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The Invitation: To Whom It May Concern

The Reply

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26 October 2007

Dear Person Who Writes To Whom It May Concern

I'm the father of Iris (28 months old). She attends the Nursery you visited for a day-and-a-half a week. From a note you displayed by the front door, I saw you were interested in men who were primary carers, so I made a phone call (your mother?), and said I was interested in helping your research. I adore taking care of Iris, but it's also fascinating to reflect on what I've been doing for the last two years, and I don't get that many opportunities. I'm interested in being that oddity, a male primary carer (though I don't like that word you used, "manny", yech!). Most of the parents I meet at drop-ins, rhyme times and playgroups are female (at least on weekdays), so the gender issue is something I think about occasionally. I'm 51 years old, and feminism was a very big thing for me - and everyone else! - in my youth. Between the ages of 18 and, oh, about 36 (i.e. between 1974, when I went to college, and circa 1992, when we all became postmodern and ironic/cynical again) gender and gender roles were discussed every day. So I was intrigued by the idea of talking to someone about my experience of childcare. Zehra at the Nursery handed me your questionnaire last night. But I can't fill it in. I'm writing to you to explain why.

It's your quantitative methodology, basically. You come from a school of psychology which suffers under the delusion that statistics are a guarantee of "objective" data. Unfortunately, as the Frankfurt School theorist Theodor Adorno pointed out many moons ago, no amount of statistical "hard fact" can alter such extremely subjective and politically-driven concepts as "belief", "affection" and "conscientiousness" (to name just three concepts employed in the first three questions of your first questionnaire). Abstracted from the specific contexts in which these words might have meaning - a particular religious practice, a love affair, a work culture - they mean next-to-nothing as descriptions of an individuak's personality. Presented in questionnaire format, they are about as scientific as asking someone for their star sign (I also think - in common with Robert Carter's "Marxism and Theories of Racism" in Jacques Bidet & Stathis Kouvelakis's Critical Companion to Contemporary Marxism, Leiden: Brill, 2008, pp. 431-452 - that the category of "ethnicity" is unscientific, although I recognise that many worthy anti-racists working for Camden Council believe the "ethnic monitoring" they do helps disadvantaged people, although many are beginning to wonder).

Your questionnaires are reductive and - I want to put this gently but I can't - insulting. I can't answer the questions because the restrictions of the format - the old "when did you stop beating your wife?" trap - keep making my blood boil! Issues of "fairness" and "favors" [sic] and "truth" (to list the first three concepts of your second questionnaire) beg so many questions! Context again. To answer properly, I'd need to explain to you when and where I think people should tell the truth or tell a lie. Now you're probably thinking, Oh no I've hit one of those over-educated "problem" answerers, best ignore him. But wouldn't that be admitting that your research is really designed to treat people as manipulable objects? People who can't talk back? I shall include with this letter an investigation I did on Capgras Syndrome and read out to the Plymouth Writers' Group. It contrasts the genuinely dialectical (listening!) French psychology of the 1920s to the authoritarian scientism (and dubious findings) of presentday psychology stemming from the USA. What I object to is that contemporary methodology amounts to a shield protecting the researcher from engaging with her subject, in this case men doing childcare. You pick your "interesting" (or was that "oddball"?) social group, and then fling them standard questionnaires formulated in California in 1963 and 1978 (must be "scientific" then). I mean, just borrowing a nephew or niece and attending a rhyme time at St Pancras library with me would give you infinitely more insights. Of course, that wouldn't be "objective" ... but then people are subjects and they DON'T LIKE being objectified! That's what the wage system does to us all the time, and which childcare gives us an (all too brief) opportunity to escape from.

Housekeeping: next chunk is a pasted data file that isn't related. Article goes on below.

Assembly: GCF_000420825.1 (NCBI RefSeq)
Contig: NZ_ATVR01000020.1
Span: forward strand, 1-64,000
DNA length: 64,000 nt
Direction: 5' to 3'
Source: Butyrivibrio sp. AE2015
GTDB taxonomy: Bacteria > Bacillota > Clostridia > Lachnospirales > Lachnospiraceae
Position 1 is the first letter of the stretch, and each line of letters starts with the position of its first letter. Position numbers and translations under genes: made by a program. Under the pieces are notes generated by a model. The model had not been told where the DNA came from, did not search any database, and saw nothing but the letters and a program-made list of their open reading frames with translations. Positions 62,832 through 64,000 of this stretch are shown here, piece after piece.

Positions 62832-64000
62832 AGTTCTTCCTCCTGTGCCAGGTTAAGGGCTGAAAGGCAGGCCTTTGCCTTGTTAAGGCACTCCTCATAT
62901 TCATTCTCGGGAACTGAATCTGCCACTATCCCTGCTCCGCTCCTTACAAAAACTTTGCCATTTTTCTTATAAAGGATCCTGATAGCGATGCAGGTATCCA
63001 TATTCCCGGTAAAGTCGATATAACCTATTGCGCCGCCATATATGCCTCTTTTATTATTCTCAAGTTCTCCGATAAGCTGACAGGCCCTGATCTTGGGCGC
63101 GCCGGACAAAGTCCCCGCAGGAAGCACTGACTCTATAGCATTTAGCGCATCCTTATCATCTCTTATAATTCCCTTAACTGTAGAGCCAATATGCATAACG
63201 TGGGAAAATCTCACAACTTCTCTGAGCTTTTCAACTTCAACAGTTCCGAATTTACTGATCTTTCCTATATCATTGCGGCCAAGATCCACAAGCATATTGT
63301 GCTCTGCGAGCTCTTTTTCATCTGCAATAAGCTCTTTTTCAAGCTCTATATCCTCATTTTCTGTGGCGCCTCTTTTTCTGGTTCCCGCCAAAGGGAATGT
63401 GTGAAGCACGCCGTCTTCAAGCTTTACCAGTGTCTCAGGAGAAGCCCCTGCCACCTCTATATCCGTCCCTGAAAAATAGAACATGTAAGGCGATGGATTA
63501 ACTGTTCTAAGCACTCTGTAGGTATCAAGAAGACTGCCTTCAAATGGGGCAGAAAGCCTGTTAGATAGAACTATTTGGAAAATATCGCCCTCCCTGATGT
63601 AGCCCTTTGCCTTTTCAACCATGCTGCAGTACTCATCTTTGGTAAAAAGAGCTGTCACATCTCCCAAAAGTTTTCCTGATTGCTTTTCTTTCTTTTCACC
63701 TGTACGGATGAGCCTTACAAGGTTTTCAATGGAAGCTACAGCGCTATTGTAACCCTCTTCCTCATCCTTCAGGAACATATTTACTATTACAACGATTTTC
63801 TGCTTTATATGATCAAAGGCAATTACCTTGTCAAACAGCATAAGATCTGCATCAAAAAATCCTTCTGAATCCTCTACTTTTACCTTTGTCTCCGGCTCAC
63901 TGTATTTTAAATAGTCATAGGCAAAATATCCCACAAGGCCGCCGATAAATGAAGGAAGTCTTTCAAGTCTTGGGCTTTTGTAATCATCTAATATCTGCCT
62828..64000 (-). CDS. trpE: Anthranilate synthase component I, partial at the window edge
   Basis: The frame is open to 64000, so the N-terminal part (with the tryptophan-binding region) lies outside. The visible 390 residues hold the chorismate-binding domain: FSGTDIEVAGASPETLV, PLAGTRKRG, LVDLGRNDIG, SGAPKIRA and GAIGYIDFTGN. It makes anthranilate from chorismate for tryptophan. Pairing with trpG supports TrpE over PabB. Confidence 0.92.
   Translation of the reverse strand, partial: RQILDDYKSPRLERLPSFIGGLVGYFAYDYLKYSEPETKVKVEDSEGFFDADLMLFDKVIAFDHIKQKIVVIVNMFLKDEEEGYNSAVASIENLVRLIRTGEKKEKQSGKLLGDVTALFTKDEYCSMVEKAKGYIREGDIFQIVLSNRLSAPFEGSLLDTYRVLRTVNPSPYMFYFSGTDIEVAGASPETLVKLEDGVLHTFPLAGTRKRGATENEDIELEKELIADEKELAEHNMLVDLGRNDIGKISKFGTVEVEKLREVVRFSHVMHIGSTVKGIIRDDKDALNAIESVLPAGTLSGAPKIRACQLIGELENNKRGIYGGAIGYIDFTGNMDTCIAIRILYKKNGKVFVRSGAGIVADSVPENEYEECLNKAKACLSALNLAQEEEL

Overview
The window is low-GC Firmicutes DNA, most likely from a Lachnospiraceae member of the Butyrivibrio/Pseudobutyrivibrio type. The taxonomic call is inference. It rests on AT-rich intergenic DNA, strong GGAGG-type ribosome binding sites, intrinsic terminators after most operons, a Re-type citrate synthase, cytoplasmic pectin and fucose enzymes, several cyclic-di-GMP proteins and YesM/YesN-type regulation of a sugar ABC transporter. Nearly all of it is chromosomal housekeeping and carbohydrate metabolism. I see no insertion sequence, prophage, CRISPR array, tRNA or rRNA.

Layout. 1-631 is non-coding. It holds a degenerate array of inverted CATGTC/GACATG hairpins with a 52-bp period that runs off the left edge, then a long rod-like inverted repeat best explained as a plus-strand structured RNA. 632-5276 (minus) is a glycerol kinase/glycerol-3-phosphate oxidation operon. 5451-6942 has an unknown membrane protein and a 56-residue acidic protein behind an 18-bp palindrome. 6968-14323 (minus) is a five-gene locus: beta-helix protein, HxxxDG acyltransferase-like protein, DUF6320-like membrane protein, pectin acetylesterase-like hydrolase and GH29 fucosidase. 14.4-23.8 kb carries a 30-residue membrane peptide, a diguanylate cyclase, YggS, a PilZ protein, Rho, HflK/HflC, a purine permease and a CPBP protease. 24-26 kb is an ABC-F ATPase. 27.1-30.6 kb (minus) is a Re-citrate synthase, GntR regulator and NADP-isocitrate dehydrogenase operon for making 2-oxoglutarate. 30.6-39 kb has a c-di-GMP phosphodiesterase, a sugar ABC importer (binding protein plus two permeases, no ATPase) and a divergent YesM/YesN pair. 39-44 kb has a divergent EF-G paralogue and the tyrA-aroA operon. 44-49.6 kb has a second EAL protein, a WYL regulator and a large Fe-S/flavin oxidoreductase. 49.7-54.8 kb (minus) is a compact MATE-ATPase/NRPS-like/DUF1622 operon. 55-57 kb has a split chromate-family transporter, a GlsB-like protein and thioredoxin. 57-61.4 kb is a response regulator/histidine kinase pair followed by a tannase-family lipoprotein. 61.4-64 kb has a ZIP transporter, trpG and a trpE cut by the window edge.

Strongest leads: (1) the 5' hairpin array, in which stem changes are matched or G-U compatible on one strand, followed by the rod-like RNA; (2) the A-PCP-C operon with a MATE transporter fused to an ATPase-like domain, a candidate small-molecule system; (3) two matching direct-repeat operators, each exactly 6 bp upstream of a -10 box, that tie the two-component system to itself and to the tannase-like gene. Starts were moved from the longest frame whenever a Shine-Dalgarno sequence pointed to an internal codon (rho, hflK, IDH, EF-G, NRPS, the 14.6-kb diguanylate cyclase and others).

I hope you at least found this letter interesting. Of course, taking my arguments seriously might be dangerous for you, since they question both the value and the morality of what you're doing (whatever the UCL Ethics Committee has to say!) and imply your discipline is worthless. What especially irritates me is that the questions in your questionanire weren't pitched towards the topic in question (eg "As a man, do you feel comfortable in playgroups where all the other parents are female?"), but used instead to establish some putative "character type". Surely this is unscientific - and incredibly lazy. You expect me to think along your prescriptive lines without once making an effort to imagine my situation yourself. I have to do all the work! The idea of such research being used to determine government policy fills me with dread.

If you'd like to discuss ways out of the frightful discipline you're embroiled in, I'd be happy to supply you with a reading list.

Yours sincerely

Ben Watson

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